A study done by the Alicia Koplowitz Foundation in Madrid, Spain, in 2012 found that people who suffer from bipolar disorder do exhibit higher episodes of aggression as compared to people who do not have any mood disorder. The study also found that people with bipolar who are not getting any treatment or who are experiencing a particularly severe mood swing, are more likely to go through prolonged periods of irritability and aggression as well. Their anger turns into rage much faster than in people who do not suffer from any mood disorder or who are getting treatment for bipolar already.
These episodes of anger and aggression are believed to be linked to the chemical imbalances that occur in the brain due to the disease and most people who suffer from bipolar disorder need to take medications to correct the chemical imbalances in the brain.
Can Anger Be Caused As A Side Effect Of Bipolar Disorder Medications?
One of the main ways of treating bipolar disorder is through prescription medications. Doctors begin by prescribing several types of medications and mood stabilizers, such as lithium. Lithium is known to effectively treat the symptoms of bipolar disorder and it also helps in correcting the chemical imbalance in the brain that has caused the disorder to begin with. While some people who are taking lithium tend to report an increase in the episodes of anger and irritability, this is generally not considered to be a side effect of lithium or of any of the other medications that are used in treating bipolar disorder.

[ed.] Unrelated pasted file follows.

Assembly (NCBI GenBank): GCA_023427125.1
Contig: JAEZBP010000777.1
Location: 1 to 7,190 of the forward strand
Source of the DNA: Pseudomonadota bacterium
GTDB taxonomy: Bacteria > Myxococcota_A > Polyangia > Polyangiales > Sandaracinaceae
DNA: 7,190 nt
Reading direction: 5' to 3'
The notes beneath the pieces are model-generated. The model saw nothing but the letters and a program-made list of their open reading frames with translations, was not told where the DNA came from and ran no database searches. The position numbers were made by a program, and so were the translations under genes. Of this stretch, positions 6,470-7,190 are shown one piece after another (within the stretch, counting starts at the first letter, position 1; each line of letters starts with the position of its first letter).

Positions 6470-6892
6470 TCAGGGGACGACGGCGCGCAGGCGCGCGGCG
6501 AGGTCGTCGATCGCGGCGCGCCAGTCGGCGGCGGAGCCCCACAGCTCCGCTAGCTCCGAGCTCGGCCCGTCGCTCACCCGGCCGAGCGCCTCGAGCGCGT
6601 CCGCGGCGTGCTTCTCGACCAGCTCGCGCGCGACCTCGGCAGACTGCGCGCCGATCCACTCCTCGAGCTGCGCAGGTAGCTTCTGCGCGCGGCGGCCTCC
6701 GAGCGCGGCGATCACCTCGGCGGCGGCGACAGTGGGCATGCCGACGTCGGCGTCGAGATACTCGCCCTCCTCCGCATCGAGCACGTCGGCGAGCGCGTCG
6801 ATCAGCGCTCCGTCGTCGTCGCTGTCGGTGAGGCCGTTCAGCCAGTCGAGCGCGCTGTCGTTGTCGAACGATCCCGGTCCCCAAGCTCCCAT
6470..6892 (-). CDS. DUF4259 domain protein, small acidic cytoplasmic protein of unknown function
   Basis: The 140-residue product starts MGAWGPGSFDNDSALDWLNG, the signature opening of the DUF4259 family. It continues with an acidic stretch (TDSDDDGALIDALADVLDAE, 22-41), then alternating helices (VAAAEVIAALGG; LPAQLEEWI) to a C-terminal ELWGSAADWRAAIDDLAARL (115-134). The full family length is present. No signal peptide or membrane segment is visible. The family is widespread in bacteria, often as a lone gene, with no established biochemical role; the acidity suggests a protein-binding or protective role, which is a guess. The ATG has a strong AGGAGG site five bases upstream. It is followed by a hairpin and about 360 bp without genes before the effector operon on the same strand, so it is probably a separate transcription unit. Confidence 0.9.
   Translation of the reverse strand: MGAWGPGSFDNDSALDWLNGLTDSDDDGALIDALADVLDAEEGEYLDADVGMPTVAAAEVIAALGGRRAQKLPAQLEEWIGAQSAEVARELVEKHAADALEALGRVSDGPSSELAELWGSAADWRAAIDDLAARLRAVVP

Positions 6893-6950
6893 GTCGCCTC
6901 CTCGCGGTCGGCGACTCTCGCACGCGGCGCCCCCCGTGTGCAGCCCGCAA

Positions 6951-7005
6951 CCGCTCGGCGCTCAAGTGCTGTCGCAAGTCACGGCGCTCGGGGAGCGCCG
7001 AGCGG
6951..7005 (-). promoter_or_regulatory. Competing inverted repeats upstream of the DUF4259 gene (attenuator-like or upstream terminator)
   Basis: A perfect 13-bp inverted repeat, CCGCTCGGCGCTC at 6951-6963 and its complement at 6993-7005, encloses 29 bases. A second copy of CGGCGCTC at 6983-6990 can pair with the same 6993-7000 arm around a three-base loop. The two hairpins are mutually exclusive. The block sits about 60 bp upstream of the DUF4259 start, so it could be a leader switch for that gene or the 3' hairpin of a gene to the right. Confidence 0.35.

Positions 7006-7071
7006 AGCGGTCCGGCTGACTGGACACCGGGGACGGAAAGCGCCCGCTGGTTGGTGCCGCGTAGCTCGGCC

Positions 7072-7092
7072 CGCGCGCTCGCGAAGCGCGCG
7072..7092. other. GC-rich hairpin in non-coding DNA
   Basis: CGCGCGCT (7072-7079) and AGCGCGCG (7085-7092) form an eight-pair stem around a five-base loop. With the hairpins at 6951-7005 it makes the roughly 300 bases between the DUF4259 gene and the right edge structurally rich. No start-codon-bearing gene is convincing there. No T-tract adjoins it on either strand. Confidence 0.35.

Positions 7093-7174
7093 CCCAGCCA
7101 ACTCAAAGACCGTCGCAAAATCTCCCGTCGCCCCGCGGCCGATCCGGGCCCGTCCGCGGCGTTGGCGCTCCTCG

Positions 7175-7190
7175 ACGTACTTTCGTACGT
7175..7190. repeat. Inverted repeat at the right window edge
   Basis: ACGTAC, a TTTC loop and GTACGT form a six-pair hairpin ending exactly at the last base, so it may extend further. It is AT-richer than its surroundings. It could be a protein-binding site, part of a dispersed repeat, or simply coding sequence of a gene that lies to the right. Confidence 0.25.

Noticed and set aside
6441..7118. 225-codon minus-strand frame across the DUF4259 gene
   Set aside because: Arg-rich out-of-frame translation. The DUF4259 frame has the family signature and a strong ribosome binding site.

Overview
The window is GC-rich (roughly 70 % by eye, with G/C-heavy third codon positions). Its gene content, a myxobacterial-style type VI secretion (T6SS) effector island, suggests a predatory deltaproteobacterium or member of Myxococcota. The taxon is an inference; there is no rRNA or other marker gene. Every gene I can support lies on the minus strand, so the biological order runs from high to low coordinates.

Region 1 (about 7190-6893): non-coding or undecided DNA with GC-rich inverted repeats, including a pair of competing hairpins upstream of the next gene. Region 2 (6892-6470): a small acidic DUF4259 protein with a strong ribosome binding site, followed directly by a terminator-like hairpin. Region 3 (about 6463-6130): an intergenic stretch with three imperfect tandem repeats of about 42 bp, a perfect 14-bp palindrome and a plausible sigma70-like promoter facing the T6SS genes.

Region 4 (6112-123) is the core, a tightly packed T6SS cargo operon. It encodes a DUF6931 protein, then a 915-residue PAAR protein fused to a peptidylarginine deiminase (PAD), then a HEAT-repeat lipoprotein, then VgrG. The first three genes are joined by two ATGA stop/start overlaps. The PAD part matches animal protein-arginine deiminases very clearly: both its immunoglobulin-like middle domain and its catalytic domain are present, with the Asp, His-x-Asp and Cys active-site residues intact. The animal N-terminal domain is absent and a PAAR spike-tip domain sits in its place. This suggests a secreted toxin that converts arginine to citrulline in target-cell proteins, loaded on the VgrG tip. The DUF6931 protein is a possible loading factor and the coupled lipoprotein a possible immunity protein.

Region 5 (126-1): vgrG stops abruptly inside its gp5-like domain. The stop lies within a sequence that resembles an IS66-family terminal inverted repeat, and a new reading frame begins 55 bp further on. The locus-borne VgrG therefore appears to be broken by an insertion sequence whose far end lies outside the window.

However, this is not to say that there are no side effects of lithium. Some of the side effects of lithium and other similar mood stabilizers can include.
- Dry mouth
- Loss of appetite
- Unintentional weight loss
It is believed that the fluctuations in emotions are due to the body adjusting to the new chemicals of the medications. This is why it is important that you do not stop taking the prescribed medications even if you notice any new symptoms. Without discussing with your doctor, it will be harmful to suddenly stop taking your medications. In fact, if you suddenly stop your medicines, you may experience an unexpected mood swing and an increased risk of side effects as well.
Notice How Your Anger Is Impacting Your Life
It is absolutely okay to be angry. Everyone gets angry and upset from time to time and anger is a normal and healthy reaction to a situation that has happened to you. However, uncontrollable anger or anger that eventually stops you from socializing and interacting with others is a problem. So if you feel so that your anger has become too strong that it has started having an effect on your relationships with family, friends, loved ones, and even colleagues, then it might be time you consult a doctor.
Your anger or irritability might be having an impact on your life if you start noticing the following.
Family And Friends Avoid Having Any Discussion With You. No relationship is without its share of arguments. However, if you find that your family and loved ones are not willing to engage in any kind of intense discussion with you, then it is likely that they are scared of your anger and your reaction.